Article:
Context of the Greater Golden Horseshoe

The Greater Golden Horseshoe (GGH), shown in Figure 1.1, the area to which the Growth Plan applies, is located in southern Ontario. Centred on the City of Toronto, the GGH covers almost 32,000 square kilometres and includes large cities, rapidly growing suburban municipalities, mid-sized centres, small towns and villages, and rural areas.

The GGH is Canada’s largest urbanized area and the economic engine of Ontario. In 2006, the population of the GGH was 8.4 million and home to two-thirds of the population of Ontario and nearly one-third of the total Canadian population. Economic activity in the GGH generates approximately two-thirds of Ontario’s and one-fifth of Canada’s GDP.[1]

Figure 1.1: The Greater Golden Horseshoe

The GGH contains some of the highest-quality farmland in Canada and its southern location ensures a longer growing season than in other parts of the country. The Growth Plan was developed in part as a response to the need to protect this farmland, as well as the region’s water resources and natural heritage, from urban development.[2]

Administratively, the GGH consists of 21 upper- and single-tier municipalities[3] and 89 lower-tier municipalities, for a total of 110 separate municipal jurisdictions in the GGH. These distinctions in governance structure are the source of some of the anomalies in planning the GGH. For example, Toronto is a single-tier municipality that is almost entirely built out, but Mississauga, the second-largest municipality in the region, which is also largely built out, is a lower-tier municipality within the larger Region of Peel. Toronto controls its own planning and development decisions, whereas many planning decisions for Mississauga are made by the Region of Peel, which has the authority to allocate growth or targets to Mississauga or to its other two constituent municipalities: the largely urbanized Brampton or the more rural Caledon. Other anomalies relate to the authority for creating or expanding infrastructure, which may be at the upper-tier level (as it is in Peel Region), or at the lower-tier level (as it is in the municipalities within Simcoe County).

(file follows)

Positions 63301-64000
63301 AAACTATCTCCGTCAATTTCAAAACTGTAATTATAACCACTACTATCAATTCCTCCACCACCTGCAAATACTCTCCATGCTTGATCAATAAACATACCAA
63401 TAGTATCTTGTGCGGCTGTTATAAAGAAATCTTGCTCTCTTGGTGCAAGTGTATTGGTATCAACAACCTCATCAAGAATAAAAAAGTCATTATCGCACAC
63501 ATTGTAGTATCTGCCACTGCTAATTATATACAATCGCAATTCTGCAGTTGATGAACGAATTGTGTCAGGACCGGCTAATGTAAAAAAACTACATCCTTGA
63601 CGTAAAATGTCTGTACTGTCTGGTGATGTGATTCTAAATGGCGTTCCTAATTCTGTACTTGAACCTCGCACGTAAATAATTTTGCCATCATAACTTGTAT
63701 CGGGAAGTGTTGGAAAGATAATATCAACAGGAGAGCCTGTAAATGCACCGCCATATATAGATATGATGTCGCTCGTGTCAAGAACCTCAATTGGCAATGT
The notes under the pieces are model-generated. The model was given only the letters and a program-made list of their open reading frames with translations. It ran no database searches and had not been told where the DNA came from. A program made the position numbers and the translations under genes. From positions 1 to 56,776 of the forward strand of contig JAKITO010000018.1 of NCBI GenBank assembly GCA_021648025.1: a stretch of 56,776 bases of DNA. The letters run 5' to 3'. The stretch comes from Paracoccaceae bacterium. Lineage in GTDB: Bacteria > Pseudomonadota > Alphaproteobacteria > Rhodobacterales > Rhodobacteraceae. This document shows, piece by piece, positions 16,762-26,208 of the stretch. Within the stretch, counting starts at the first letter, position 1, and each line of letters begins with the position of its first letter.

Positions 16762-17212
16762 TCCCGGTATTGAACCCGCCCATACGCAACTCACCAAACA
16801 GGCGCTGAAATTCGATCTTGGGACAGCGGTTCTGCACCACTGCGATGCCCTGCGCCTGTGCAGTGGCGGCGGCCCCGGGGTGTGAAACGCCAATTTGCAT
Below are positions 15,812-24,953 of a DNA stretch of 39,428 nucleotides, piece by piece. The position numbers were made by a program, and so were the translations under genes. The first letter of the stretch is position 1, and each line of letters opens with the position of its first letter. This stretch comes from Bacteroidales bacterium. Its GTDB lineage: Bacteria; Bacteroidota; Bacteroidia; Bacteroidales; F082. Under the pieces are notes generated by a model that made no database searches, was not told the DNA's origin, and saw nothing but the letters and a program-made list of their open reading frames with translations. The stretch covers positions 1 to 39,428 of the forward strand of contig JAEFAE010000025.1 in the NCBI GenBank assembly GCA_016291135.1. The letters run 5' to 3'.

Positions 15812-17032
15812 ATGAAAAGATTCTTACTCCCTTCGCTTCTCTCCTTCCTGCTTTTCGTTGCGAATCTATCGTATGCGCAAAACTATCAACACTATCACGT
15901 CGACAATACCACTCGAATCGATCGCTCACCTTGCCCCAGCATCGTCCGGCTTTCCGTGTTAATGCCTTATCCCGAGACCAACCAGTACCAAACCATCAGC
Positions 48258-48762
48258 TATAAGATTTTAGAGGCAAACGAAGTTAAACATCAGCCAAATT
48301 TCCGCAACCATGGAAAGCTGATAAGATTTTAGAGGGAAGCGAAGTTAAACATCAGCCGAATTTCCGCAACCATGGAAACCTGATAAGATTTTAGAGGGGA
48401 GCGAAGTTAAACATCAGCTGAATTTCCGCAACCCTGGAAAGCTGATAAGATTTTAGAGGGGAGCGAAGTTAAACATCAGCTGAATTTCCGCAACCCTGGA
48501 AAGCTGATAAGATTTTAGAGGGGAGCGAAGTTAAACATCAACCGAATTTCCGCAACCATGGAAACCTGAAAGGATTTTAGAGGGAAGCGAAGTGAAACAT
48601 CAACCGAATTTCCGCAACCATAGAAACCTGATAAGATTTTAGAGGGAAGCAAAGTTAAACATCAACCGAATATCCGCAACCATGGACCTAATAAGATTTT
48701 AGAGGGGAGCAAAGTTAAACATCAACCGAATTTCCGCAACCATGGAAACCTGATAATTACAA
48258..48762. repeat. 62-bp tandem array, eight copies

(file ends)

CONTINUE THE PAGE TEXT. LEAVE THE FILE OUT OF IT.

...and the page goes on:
The Growth Plan divides the region into the Inner Ring and the Outer Ring (see Figure 1.2). The Inner Ring municipalities are the Cities of Toronto and Hamilton and the Regional Municipalities of Halton, Peel, York, and Durham. These are the largest, fastest-growing and most urbanized municipalities in the GGH. The Outer Ring includes the counties of Brant, Dufferin, Haldimand, Northumberland, Peterborough, Simcoe, and Wellington, the cities of Barrie, Brantford, Guelph, Kawartha Lakes, Orillia, and Peterborough, and the regional municipalities of Niagara and Waterloo. Generally, the Outer Ring is less urban, less dense, and less populated and, with some important exceptions, is experiencing less growth pressure compared with the Inner Ring.

Figure 1.2: Inner Ring and Outer Ring single- and upper-tier municipalities

 
[2] For example, the Growth Plan for the Greater Golden Horseshoe (2006) states in its Introduction, “Urban sprawl contributes to the degradation of our natural environment, air quality and water resources, as well as the consumption of agricultural lands and other natural resources so critical to the future economy” (Section 1.1, emphasis added).
[3] Single-tier municipalities are typically large cities such as Toronto or Hamilton in which services are delivered by a single level of government and there is only one official plan; upper-tier municipalities are typically counties or regions such as York Region or Wellington County, within which are several lower-tier levels of municipal government; services in counties and regions are delivered by both upper-tier and lower-tier municipalities and each level of government has its own official plan.